In a 1993 classic movie, Bill Murray plays a weatherman who is given the assignment to view the annual awaking of the ground hog Punxsutawney Phil and finds himself living the same day over and over again. Today we are experiencing much the same thing in the Middle East, where we appear intent on repeating in Syria the mistakes we have made time and again in our attempts to intervene in that region.
Our political elite are living with ghosts of past empires as a guide to our destiny. With the collapse of the USSR and the lightening victory over Saddam Hussein in Kuwait, 1991 was the high water mark of our influence in the region. Otherwise, western meddling in Middle Eastern affairs has almost ended badly.
The Muslim Brotherhood, organized in Egypt in 1928 to remove the British from that nation, has spawned a worldwide collection of Islamist organizations that are determined to remove western presence from Muslim lands. The British left the Middle East in 1960, the same time the French were forced out of North Africa. After forcing the Russians out of Afghanistan in the early 1990s, Osama bin Laden announced his intention of driving the U.S. out of the region.
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American action since 2000 has turned the Middle East and North Africa into a boiling caldron of hatred for the U.S. The region has spun out of our control, and attempts to impose western values onto Islam are inflaming the local populations.
On the pretext of finding weapons of mass destruction, we attacked Iraq. An estimated 100,000 Iraqi citizens were killed; about 2 million fled as refugees. With 4,000 U.S. dead; 30,000 maimed; and a loss of $1 trillion in treasure, we replaced a Sunni tyrant with a parliament dominated by the party of a firebrand Shia cleric who hates the U.S., has strong ties to Iran, and fought us with his Mahdi militia. Iraq is now on the cusp of civil war as Sunni militia are ratcheting up attacks against Shia.
Earlier, we forced elections in Lebanon that gave Shia Hezbollah control — and now Hezbollah militia are fighting for President Bashar Assad in Syria. By destroying Saddam Hussein we cleared the way for Iran to become the dominant military power in the region. Iran is now supplying elite Quds militia and arms to Syria through Shia controlled Iraq as well as Hezbollah militia who have joined Mr. Assad's army against the rebels that include a mix of secular Syrians and Sunni al-Qaida militia who have joined the battle. Iran also supports Hamas in Gaza and rebels in Yemen.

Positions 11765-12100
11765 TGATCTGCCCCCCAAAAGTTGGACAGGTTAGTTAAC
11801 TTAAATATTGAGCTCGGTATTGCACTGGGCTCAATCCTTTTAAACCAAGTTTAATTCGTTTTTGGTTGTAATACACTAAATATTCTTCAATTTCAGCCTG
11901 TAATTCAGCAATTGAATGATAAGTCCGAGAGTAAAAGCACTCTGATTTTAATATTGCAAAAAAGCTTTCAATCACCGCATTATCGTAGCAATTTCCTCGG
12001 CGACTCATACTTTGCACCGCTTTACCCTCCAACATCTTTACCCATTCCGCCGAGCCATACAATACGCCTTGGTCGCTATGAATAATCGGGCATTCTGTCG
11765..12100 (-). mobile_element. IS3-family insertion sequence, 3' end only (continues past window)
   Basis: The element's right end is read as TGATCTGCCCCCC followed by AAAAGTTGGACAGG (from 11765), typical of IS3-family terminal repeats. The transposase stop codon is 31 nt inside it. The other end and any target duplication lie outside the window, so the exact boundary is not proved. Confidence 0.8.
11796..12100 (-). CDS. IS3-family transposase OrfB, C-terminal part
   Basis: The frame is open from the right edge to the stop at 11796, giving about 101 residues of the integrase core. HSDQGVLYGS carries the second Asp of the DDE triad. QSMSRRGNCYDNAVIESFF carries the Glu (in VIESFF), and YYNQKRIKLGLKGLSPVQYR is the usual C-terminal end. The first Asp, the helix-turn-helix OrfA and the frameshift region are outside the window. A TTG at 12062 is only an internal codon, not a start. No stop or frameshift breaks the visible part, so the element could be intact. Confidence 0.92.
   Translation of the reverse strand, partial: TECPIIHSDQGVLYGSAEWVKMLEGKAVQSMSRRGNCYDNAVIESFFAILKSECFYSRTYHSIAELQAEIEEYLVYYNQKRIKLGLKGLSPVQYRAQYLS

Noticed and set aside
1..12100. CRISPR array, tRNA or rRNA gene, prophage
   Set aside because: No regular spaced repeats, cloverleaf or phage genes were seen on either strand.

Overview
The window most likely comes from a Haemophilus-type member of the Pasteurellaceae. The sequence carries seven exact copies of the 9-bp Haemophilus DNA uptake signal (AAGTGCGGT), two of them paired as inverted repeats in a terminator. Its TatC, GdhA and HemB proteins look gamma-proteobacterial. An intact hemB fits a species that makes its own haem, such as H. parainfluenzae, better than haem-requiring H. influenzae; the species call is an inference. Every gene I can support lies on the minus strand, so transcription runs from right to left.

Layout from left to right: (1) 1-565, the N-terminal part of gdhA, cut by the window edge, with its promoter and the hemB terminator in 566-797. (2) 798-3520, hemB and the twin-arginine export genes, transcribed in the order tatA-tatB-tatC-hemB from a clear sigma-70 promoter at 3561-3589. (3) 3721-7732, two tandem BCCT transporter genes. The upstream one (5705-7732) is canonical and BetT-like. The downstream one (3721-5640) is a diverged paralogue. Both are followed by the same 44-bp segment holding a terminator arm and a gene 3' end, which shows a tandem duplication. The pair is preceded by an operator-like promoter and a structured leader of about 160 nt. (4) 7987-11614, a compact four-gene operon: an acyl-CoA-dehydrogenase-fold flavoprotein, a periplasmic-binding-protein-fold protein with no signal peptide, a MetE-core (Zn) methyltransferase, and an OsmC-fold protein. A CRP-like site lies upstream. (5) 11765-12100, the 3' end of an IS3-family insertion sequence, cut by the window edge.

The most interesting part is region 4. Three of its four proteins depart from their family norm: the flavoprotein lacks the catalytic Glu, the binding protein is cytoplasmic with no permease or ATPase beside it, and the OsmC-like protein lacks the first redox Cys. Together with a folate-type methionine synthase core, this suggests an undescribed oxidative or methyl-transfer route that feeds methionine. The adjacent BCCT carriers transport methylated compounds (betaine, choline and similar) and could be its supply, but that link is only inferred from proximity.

We supported the mujahedin against the Russians in Afghanistan. When they left, so did we; this provided the political vacuum that allowed the Taliban to rise. Al-Qaida set up operations as guests of the Taliban and planned the Sept. 11, 2001, attacks from Afghanistan. Since our invasion of that country, more than 2,000 U.S. troops have been killed; the cost is more than $500 billion. Taliban forces attack Kabul with impunity, and when we leave, they will return to power.
Pakistan provided sanctuary for Osama bin Laden for several years; the Pakistani people despise us for our drone attacks killing innocents, and segments of the Pakistan military and intelligence service support the Taliban. Saudi Wahhabites provide funds for religious schools in the Pakistan/Afghanistan border region, which teach hatred for the U.S. and provide thousands of Taliban recruits every year.
We fostered regime change in Libya and Egypt that gave the Muslim Brotherhood control in the latter and produced a gaggle of Islamic militias in the former. As a result of our action in Libya, loyalists to former dictator Moammar Gadhafi fled into the desert with massive weapons stores to join local political exiles. Foreign Islamist groups flooded into the region with Mali at the center, spreading out into Algeria, Mauritania, Niger, Chad and northern Nigeria. French Foreign Legion forces are now engaged in a protracted guerrilla war against Islamists across the Sahara.
After Ayatollah Ruhollah Khomeini died, a reformist, Mohammad Khatami, was elected president of Iran despite the resistance of the conservatives. Mr. Khatami made unprecedented overtures toward normalization of relations with the U.S. These efforts were rebuffed, and Iran was inexplicitly included in President George W. Bush's Axis of Evil. This finished Mr. Khatami politically; the conservatives won 70 percent of the Parliament seats in 2005, and hard liner Mahmoud Ahmadinejad was elected president. In a landslide victory, moderate Hasan Rowhani has been elected to replace Mr. Ahmadinejad.
Russia supports Mr. Assad with weapons. If we become enmeshed in Syria, weapons we supply will end up with Islamists, and there is a distinct possibility that we or the Russians will make a mistake which involves the deaths of U.S. or Russian advisors at the hands of the other. After all, we bombed the Chinese embassy by mistake in Serbia.
Deposing Mr. Assad will lead to Muslim Brotherhood control of Syria and ultimately destabilize Jordan and Saudi Arabia. At this point, without outside influence the country will eventually become balkanized as a larger version of Lebanon or Libya with separate enclaves controlled by Mr. Assad, secular rebels and al-Qaida. Of much more significance is rapprochement with Iran. Normalization was possible under Mr. Khatami, and handled properly, relations with Mr. Rowhani will be the key to defusing a variety of conflicts in the region. We should not risk that prospect through another ill-conceived military adventure.
Charles Campbell, a resident of Woodstock, is a retired senior vice president of Gulf Oil Corp. His email is email@example.com.